Monday, December 14, 2009

Roasted Butternut Squash and Rapini Risotto

The last few deliveries have included a large bunch of rapini. This is another case where the box has introduced me to a new ingredient that I need to figure out how to cook.

Rapini is also called broccoli raab (or broccoli rabe). According to Wikipedia,
Rapini is classified scientifically as Brassica rapa subspecies rapa,in the same subspecies as the turnip.

Rapini has many spiked leaves that surround a green bud which looks very similar to a small head of broccoli. There may be small yellow flowers blooming from the buds, which are edible.

The flavor of rapini has been described as nutty, bitter, pungent, and "an acquired taste." The Italian cultivar is similar to, but much more bitter than the Chinese. The Chinese cultivar is of a lighter green color, not at all bitter or pungent, and more tender.

Rapini is a source of vitamins A, C, and K, as well as potassium, calcium, and iron.

Rapini is grown in California from August through March making it a great candidate for the fall garden. The informational insert that came with this week's box has you blanching the rapini for a few minutes in salted boiling water. Many of the recipes I found online confirmed this approach.

To blanch the rapini: Bring 3 quarts of water to a boil, Meanwhile, clean and cut the rapini leaves into 1 inch strips. When water begins to boil, add 2 teaspoons of salt and the greens. Stir until wilted and tender (1-2 minutes). Drain pot into colander. Fill the pot with cold water and submerge greens to stop cooking. Dry in a salad spinner.

So last night's dinner featured the blanched rapini and a roasted butternut squash (both from the box) going into a risotto. A few drops of truffle oil after plating made for a great meal on a cloudy, rainy day.

The blanched rapini is one approach but you can also explore some other strategies. Two recipes (one from Rachael Ray and another from Mariquita Farms) have you wilting the rapini in a skillet with broth or water along with the other ingredients. This local food blog makes a great case for roasting it which I look forward to trying.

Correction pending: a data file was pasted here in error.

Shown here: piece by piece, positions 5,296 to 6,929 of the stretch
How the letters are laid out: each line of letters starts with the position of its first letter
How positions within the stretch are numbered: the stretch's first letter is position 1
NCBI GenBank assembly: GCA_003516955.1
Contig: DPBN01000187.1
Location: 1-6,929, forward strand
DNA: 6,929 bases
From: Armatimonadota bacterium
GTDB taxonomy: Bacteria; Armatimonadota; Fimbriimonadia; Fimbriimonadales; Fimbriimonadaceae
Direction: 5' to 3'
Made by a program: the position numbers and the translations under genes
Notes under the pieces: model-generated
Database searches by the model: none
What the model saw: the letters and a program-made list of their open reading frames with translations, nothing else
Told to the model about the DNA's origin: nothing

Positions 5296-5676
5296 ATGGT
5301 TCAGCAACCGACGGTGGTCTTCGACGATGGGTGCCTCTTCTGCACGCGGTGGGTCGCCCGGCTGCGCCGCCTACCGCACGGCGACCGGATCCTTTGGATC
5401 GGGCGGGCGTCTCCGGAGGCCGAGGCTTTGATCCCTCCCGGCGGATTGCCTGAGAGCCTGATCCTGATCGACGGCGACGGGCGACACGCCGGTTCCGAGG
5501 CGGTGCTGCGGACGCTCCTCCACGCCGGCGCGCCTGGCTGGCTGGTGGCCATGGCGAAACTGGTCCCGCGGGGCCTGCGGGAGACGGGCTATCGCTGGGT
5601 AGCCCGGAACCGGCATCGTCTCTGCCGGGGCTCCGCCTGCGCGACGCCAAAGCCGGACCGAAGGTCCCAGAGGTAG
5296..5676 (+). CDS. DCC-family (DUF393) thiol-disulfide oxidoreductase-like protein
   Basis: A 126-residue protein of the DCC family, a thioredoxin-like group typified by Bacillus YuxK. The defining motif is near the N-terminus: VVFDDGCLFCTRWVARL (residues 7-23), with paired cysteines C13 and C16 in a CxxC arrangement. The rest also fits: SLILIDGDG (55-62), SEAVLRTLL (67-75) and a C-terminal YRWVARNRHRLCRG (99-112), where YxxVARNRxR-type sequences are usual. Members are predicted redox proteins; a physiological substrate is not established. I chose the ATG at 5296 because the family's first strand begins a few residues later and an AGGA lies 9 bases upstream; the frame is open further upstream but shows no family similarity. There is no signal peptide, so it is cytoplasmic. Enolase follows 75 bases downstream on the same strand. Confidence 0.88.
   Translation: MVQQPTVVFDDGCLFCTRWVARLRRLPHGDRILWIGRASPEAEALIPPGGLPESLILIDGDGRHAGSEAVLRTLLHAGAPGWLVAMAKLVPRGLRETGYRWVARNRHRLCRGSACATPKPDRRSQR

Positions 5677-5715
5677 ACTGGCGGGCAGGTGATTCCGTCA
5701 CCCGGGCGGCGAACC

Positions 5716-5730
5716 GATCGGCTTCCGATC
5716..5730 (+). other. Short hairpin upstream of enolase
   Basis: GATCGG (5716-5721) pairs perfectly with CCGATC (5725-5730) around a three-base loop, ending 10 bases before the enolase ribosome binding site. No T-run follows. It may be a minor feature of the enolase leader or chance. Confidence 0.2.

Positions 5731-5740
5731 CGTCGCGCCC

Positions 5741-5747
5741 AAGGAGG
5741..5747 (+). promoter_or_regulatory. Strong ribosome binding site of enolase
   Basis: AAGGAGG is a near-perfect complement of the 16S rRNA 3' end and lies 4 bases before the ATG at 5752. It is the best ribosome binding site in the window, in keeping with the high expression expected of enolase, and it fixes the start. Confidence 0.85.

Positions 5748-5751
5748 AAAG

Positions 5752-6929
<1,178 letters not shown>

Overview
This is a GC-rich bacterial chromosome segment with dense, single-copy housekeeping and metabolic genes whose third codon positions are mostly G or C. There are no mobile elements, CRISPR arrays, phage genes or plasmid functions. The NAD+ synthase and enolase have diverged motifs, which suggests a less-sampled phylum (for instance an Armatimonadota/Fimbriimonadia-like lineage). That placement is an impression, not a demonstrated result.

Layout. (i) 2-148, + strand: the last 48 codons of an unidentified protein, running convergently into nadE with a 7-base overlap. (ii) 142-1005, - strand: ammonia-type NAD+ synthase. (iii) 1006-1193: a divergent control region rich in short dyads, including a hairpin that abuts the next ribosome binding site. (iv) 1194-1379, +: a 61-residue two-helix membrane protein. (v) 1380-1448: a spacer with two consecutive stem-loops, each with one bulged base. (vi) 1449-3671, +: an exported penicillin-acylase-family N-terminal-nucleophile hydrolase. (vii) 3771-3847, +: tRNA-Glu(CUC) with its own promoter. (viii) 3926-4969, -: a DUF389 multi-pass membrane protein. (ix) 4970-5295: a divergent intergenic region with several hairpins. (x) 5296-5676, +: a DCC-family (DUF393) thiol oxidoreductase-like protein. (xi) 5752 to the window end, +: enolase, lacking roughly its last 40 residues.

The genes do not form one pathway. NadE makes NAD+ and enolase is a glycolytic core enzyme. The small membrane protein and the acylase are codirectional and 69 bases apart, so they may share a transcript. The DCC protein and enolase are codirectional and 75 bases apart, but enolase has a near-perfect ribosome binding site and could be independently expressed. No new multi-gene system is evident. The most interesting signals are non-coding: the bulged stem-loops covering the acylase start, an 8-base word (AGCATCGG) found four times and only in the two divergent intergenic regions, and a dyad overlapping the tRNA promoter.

Sunday, December 13, 2009

Eggnog Cheesecake

This was the second dessert I made for a recent dinner party. This photo (not mine) caught my eye in a Sunset magazine one year ago. Despite the attractive photo, I never made the recipe because I was missing a key ingredient: a springform pan. I managed to pick one up eventually but I never got around to making this recipe. Recently, I rediscovered the saved magazine on a shelf and decided to make it.

The original Sunset recipe is now at My Recipes and can be found here.


  • 1 1/4 cups graham cracker crumbs
  • 3 tablespoons butter, melted
  • 3 pkgs. (8 oz. each) cream cheese, at room temperature
  • 1 cup sugar, divided (3/4 for cake; 1/4 for whipped cream)
  • 4 large eggs, at room temperature
  • 2 tablespoons all-purpose flour
  • 1/3 cup brandy
  • 2 teaspoons freshly grated nutmeg, divided
  • 1 cup whipping cream
  • Preheat oven to 300 degrees.
  • Break up graham cracker and place them in food processor and process until the crackers are crumbs
  • Pour crumbs into a bowl, add butter, and stir to mix
  • Pour buttered crumbs into springform pan and press mixture evenly over bottom and up side of pan
  • In a large bowl, with a mixer on medium speed, beat cream cheese and 3/4 cup sugar until smooth
  • Add eggs 1 at a time, beating well after each addition and scraping down inside of bowl as needed
  • Beat in flour, brandy, and 1 1/2 tsp. nutmeg just until incorporated
  • Pour into crumb-lined pan and bake 40 to 50 minutes
  • Put cheesecake on a rack and let cool completely. Cover and chill until cold, at least 3 hours
  • Remove pan rim
  • In a small bowl, whisk together cream and remaining 1/4 cup sugar until stiff peaks form (10 minutes)
  • Dollop whipped cream onto cheesecake and sprinkle with remaining 1/2 tsp. nutmeg.

Monday, December 7, 2009

Wine Cake

I had to make the desserts for a dinner party over the weekend. Now we're not big dessert people. They say there are salt people and sugar people. We're definitely salt people. A container of ice cream can sit in the freezer for months. But a bag of chips won't last two days.

This recipe comes from my late mother-in-law and it's pretty simple and straight forward. It was always a favorite with all of the relatives. Fortunately, I was able to get the recipe. It's a great holiday recipe as it fills the house with the welcoming smell of nutmeg. It's not too sweet which is good for us salt people. The cake goes well with ice cream and/or fruit could be placed in the center.

  • 1 package of yellow cake mix (1 lb. 3 oz.)
  • 1 package of vanilla custard (3.4 oz.)
  • 4 eggs
  • 3/4 cup olive oil
  • 3/4 cup sherry (next time I might try 1 cup)
  • 1 teaspoon ground nutmeg
  • powdered sugar
Preparation steps:
  • Preheat oven to 350 degrees
  • Combine all ingredients, except powdered sugar, in a large bowl
  • Mix with electric mixer at medium speed for 5 minutes
  • Pour into greased bundt pan
  • Bake for 45 minutes
  • Let cool in pan before turning out
  • Sprinkle top with powdered sugar
Let the cake cool thoroughly before turning it out of the pan. Use a screen strainer/colander for the powdered sugar garnish. Spoon the sugar into the bottom of the colander and use your fingers to force the sugar through the screen.